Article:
These strange times have been different for all of us, from going into lockdown, knowing when to brave the outside again, and thinking about what the ‘new normal’ future will look like post COVID-19 pandemic.
Here Dawn Alston from Tameside shares what life in lockdown had been like for her, how she has been keeping herself mentally fit but what has also been a struggle – not least missing cuddles from the grandchildren.
Lockdown for me started quite early on after the announcement of the Covid19 virus hitting our shores. Since finishing work prematurely on June 18 2013 on mental health grounds, it took me at least two years to fit back into society again where I was able to go out unaccompanied, but I kept this very local, to the shops and for the odd walk.
I still suffer the uncertainty of leaving my surrounding area alone and much prefer to have someone with me for company and security. I am not confident in travelling by car alone anywhere out of Greater Manchester, so it’s a good job that I have a supportive husband and a caring family, with lovely grandchildren – they are my life!
A couple of years back I followed my husband’s lead and started volunteering, locally, at our church in the day-centre and at our doctors, as a practice champion, supporting lonely and isolated people by having a cuppa and a chat and going for walks in the local park – just a bit of company for them.
Having said all this, in March I was confronted with the announcement from our Government that I was to stay inside my home, not see my family, and only to go out for essentials. This is far worse than I had imagined and I was, to say the least, scared of going out of my front door anywhere for fear of “Catching the Covid”! The volunteering stopped, as both the day-centre and doctors closed its doors, with the doctors doing pre-arranged visits only.
What am I going to do now?
Fortunately, my son-in-law works nightshift for a large supermarket chain and he immediately jumped to my rescue by offering to do our weekly shop for me – I am blessed by a caring family.
With the shopping sorted, what am I going to do all day when I should have been out volunteering? I’ve had a few hobbies that I have dabbled in and out of in the past, knitting, cross-stitch, therapeutic colouring, jigsaws, and reading, so I started spending more time on these.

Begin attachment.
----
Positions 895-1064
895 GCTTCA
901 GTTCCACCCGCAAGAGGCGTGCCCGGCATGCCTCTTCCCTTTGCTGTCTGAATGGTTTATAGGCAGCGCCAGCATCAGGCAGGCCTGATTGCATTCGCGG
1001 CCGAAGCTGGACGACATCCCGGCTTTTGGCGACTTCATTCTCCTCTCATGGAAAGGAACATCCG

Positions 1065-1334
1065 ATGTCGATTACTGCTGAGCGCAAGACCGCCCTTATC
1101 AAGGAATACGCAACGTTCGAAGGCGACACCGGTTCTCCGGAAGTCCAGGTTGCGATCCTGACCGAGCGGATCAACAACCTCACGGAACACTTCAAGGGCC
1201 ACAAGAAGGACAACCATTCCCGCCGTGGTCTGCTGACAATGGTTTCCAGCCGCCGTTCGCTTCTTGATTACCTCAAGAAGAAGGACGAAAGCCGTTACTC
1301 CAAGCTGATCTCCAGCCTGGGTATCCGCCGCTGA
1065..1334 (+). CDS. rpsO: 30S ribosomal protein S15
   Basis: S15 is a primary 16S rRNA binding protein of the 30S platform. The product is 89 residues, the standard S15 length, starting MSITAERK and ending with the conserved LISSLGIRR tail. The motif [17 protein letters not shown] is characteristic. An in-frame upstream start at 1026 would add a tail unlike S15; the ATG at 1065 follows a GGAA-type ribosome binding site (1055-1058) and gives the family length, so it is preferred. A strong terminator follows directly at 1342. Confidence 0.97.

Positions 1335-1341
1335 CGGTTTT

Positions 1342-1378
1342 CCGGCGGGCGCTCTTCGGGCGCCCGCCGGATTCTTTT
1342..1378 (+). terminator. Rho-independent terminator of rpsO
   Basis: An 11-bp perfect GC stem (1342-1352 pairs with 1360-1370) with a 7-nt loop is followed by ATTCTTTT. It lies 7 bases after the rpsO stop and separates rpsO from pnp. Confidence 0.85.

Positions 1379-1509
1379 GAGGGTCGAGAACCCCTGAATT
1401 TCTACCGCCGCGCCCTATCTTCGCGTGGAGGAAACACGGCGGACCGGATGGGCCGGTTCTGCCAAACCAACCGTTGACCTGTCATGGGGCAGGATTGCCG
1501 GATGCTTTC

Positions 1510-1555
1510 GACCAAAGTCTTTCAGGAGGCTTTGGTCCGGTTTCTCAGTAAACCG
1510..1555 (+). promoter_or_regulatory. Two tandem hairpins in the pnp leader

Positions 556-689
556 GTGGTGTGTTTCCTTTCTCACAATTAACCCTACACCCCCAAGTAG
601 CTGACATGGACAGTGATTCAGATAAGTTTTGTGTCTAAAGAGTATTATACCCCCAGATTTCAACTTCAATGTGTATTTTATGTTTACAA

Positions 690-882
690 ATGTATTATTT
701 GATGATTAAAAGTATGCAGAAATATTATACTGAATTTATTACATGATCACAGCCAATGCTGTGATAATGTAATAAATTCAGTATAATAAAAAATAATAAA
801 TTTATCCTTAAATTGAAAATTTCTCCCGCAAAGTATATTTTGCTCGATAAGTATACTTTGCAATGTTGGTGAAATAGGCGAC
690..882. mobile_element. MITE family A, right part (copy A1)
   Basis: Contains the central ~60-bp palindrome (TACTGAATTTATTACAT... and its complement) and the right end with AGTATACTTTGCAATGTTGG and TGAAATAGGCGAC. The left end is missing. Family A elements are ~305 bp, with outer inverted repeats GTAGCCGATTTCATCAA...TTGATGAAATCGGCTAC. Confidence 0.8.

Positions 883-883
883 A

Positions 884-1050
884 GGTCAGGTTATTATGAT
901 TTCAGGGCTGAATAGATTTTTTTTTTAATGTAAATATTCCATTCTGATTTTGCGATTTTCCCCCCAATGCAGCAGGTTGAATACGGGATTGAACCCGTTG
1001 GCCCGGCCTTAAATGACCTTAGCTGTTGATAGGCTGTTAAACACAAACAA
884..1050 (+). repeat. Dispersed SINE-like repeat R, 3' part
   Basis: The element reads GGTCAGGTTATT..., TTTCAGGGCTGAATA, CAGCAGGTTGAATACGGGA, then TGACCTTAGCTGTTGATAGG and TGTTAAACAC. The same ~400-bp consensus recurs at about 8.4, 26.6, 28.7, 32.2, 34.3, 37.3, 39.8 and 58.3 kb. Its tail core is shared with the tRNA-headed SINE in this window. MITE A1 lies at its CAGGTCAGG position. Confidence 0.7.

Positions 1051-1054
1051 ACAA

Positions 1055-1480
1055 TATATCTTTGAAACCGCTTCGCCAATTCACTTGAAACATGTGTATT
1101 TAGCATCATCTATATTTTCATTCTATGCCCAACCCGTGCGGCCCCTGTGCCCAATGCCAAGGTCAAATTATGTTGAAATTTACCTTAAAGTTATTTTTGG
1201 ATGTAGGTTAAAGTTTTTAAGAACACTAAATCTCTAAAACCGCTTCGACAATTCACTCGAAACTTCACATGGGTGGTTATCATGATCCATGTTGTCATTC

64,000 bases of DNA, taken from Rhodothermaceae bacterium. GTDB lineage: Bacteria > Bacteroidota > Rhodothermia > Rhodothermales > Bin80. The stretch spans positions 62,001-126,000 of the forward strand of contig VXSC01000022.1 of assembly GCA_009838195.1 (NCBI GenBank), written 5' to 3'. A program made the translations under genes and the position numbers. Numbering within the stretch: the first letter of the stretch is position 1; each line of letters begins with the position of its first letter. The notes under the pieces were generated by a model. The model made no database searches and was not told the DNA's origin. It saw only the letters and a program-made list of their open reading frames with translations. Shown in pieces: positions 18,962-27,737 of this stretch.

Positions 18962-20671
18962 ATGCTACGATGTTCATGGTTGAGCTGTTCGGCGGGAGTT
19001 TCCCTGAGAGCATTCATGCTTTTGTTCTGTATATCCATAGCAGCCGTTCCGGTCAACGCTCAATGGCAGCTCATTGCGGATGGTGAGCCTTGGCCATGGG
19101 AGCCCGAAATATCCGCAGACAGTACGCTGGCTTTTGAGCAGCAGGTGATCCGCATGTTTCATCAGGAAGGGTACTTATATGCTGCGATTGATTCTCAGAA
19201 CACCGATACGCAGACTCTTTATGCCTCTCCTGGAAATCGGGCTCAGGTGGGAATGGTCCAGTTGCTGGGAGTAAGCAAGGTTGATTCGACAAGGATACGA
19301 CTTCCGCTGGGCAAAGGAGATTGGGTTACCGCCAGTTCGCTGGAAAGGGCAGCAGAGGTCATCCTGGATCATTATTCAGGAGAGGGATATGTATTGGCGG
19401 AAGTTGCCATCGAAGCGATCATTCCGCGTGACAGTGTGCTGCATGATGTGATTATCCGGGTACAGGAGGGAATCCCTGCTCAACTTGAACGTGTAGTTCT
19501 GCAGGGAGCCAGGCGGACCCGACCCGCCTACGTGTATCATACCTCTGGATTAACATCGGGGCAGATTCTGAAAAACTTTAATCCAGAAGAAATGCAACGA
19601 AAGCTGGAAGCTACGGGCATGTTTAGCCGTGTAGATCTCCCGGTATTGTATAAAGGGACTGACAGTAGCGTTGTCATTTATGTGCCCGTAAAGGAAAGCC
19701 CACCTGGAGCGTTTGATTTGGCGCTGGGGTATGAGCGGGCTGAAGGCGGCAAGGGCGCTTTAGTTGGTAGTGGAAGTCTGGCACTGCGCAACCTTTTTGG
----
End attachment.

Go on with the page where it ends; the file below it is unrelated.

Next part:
My husband scoured the internet to purchase some more jigsaws for me (and even bought a couple for himself!) and I found a knitting pattern online for a child’s cardigan to make, as I had a quantity of wool sitting there waiting to be transformed into something – I don’t yet know who the cardigan is for, it all depends on which of my five grandchildren it will fit!
Routines have always played a part in my life, which came from when I was a child organising my dolls into a classroom of children and giving them work to do! This continued into my workplace, not the dolls, but the routine, although I was now working in a classroom full of real children! So, now confined to the perimeter of my home I developed a good daily routine that would fill each day.
A typical day: Get up – Breakfast including a pot of tea – Wash the pots – Shower and get dressed – Leisure time – Coffee – Garden or Cleaning (weather dependant) – Dinner – Wash the pots – Leisure time including a walk – Coffee – Leisure time – Tea (on the BBQ if it’s not raining) – No pot washing this time, as my husband does these after tea – Coffee – Leisure time including TV catchup – Bed.
In between all this, we had internet videos with our two daughters and grandchildren. This was ever-so-strange, as they live very close to us (sometimes too close!) and I didn’t get my Grandma cuddles that I am used too – we generally see at least one of our grandchildren each day, but lockdown stopped all that and, to be honest, this was the thing that was really tearing me apart inside. Being hampered by mental illness for so many years, it is my family and close friends that have really helped me get through life in my new normal, but lockdown had taken this normal to a very new level and I hate it.
I had so much to look forward to this year, holidays booked, birthday celebrations planned, theatre visits, and spending more time out with friends for lunch. This was all postponed or cancelled. We managed to move all our holiday to the same time next year and our theatre tickets are waiting for the re-scheduling later this year (hopefully).
With the relaxation of the rules in lockdown, I can go for regular walks in the fresh air to local beauty spots and visit National Trust properties again (except inside the buildings, which are still shut). We have found some lovely walks in Greater Manchester that, I’m sure I wouldn’t have done prior to lockdown, but, more importantly, I can now see and cuddle my family again, which has brought a beaming smile back to my face. Oh, and I’ve been shopping again for the last three weeks to the delight of my son-in-law – only joking, he is such a love.
As I move through this strange time, I think we will all see new normal, and I’m really worried about a second wave of Covid19, as I see and hear more evidence of people ignoring the rules on social distancing. I understand people’s frustration, but we must all do our part to keep everyone safe and well. We have lost so many dear people to this dreaded virus that we don’t want this to continue for much longer.
Finally, I am lucky that I have a husband at home with me and that I share my life with wonderful family and friends, and my mental health is getting back to “my normal!” I really feel for those who are alone in isolation and it must be awful for them during lockdown, but if one positive has come out of this, it is that we have all been keeping an eye on them, and offering to pick up a few bits of shopping when necessary to save them struggling, which gives us the opportunity to chat for a bit – let’s hope this continues!